Tuesday September 15, 2020 - 07:30 to 08:15
A recent diagnosis of tuberculosis is a risk factor for post-transplant morbidity & mortality after liver transplantation: A propensity score match-based analysis
Pradez Sapkota1, Ashwin Rammohan1, Mukul Vij2, Naresh Shanmugan3, Dinesh Jothimani4, Mettu S. Reddy1, Mohamed Rela1.
1HPB and Liver Transplantation, Dr. Rela Institute and Medical Center, Chennai, India; 2Department of Pathology, Dr. Rela Institute and Medical Center, Chennai, India; 3Department of Pediatric Hepatology, Dr. Rela Institute and Medical Center, Chennai, India; 4Hepatology, Dr. Rela Institure and Medical Center, Chennai, India
Background: Tuberculosis (TB) remains a major health care issue in South Asia. It’s impact on outcomes after liver transplantation (LT) needs greater attention as LT becomes increasingly available here.
Methods: All patient undergoing LT in our centre between Jan 2010 and September 2019 with a history of TB were identified and divided into two groups - TB diagnosed and treated > 6 months ago (TBold) and TB diagnosed within 6 months or during LT(TBactive). TBold & TBactive cohorts were matched to recipients without TB (Control) in a 1:2 ratio using propensity score matching (PSM). Recipient age, gender, MELD, donor age, transplant-year and procedure-type (DDLT/LDLT) were the matching parameters. Post-op outcomes and mortality were compared between TBold, TBactive and Control groups.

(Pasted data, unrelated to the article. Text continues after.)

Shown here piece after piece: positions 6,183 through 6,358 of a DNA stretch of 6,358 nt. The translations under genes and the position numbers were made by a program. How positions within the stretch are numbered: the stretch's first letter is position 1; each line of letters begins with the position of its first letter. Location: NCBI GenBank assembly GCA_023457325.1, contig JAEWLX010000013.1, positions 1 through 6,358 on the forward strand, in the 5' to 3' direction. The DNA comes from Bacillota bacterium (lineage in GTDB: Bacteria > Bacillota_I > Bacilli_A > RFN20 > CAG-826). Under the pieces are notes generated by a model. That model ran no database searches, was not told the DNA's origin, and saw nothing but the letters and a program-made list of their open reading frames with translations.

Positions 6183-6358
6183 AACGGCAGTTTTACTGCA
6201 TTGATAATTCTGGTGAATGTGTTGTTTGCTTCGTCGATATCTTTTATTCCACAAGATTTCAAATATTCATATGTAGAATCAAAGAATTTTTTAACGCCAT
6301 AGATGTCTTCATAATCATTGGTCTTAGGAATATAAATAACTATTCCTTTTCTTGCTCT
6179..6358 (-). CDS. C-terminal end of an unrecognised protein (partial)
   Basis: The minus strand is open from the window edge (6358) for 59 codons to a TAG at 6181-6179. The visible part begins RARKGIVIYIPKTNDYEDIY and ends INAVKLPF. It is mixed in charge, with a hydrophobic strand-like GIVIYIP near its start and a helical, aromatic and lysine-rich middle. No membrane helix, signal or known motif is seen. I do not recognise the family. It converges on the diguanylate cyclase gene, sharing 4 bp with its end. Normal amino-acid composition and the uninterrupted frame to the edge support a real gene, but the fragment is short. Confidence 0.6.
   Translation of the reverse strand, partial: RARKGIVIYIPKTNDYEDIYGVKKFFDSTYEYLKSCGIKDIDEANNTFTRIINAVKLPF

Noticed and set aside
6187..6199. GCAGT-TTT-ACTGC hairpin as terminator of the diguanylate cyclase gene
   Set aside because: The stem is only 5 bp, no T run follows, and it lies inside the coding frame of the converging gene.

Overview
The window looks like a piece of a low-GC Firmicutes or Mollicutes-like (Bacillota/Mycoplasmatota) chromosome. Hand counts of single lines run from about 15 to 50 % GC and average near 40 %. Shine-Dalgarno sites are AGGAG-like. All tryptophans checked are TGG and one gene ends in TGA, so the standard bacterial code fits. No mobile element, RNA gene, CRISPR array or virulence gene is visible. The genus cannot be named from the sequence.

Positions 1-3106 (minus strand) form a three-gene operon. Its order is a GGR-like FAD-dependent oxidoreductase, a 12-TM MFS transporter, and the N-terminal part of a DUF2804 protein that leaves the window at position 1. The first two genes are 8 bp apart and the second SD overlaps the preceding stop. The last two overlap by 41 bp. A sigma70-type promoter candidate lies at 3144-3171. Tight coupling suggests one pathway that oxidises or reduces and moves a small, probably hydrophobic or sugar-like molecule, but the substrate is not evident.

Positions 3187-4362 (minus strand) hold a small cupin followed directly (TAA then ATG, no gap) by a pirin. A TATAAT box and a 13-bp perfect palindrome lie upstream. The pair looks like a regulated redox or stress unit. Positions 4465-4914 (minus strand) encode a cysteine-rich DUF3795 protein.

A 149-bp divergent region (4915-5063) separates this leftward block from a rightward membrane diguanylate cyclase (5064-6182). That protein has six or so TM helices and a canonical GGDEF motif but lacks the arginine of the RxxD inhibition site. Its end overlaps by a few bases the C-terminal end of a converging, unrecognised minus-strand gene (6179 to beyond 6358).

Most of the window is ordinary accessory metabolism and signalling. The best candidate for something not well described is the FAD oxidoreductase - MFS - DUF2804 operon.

Results: 50 of 1280 LT recipients (3.9%) had a history of TB (TBold: 30, TBactive:20). There was no difference in recipient age& gender, donor age, procedure-type & GRWR (for LDLT) between TBactive & TBold cohorts. MELD for TBactive was higher (20.7±6.2 vs 16.2±6.6, p=0.025) compared to TBold. When compared to TBold cohort, TBactive had more post-transplant morbidity (Clavien>grade 2, 75% vs 43.3%, OR:3.93, 95%ci 1.13,13.6; p=0.042) & poorer 90-day survival (70% vs 100%, p=0.002). When compared with PSM-matched controls, TBactive had higher morbidity (75% vs 34.7%,OR:5.6(95%ci 1.9,16.6, p=0.001) and poorer 90-day survival (70% vs 91.5%,p=0.014). There was no difference in outcomes between TBold & PSM matched controls. Active TB was identified as a risk factor for mortality (OR:0.19;p=0.002). Overall survival of TBactive cohort was poorer than TBold & control groups (log rank test, p=0.002) (Figure).
Conclusion: Active TB in the peri-transplant period is a risk factor for post-transplant morbidity, early mortality & overall survival.
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